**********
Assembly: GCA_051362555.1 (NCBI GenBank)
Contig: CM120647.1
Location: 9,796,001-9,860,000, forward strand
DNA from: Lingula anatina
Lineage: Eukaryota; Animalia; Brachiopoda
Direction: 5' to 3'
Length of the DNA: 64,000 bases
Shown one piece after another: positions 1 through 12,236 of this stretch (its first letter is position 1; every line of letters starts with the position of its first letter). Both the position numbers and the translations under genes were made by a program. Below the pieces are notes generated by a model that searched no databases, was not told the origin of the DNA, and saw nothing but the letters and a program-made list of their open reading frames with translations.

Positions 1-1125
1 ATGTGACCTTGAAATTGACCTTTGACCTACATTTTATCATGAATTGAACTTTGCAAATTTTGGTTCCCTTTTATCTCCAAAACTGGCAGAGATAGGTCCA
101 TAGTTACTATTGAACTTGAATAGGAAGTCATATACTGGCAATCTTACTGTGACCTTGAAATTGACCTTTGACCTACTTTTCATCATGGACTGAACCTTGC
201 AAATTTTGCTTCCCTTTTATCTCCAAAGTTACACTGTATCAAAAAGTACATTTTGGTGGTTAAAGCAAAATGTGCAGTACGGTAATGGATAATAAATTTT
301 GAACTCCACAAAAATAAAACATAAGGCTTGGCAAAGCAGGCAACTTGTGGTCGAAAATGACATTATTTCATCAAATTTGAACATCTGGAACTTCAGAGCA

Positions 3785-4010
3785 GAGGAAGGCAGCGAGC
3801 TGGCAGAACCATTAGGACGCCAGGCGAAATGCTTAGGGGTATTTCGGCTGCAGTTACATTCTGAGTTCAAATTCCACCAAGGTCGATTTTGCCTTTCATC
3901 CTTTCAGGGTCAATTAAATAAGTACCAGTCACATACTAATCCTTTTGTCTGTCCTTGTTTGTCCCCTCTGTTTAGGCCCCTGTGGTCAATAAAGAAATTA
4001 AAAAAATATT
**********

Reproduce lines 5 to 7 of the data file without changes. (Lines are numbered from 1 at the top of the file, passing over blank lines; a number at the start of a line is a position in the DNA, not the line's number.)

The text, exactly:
Lineage: Eukaryota; Animalia; Brachiopoda
Direction: 5' to 3'
Length of the DNA: 64,000 bases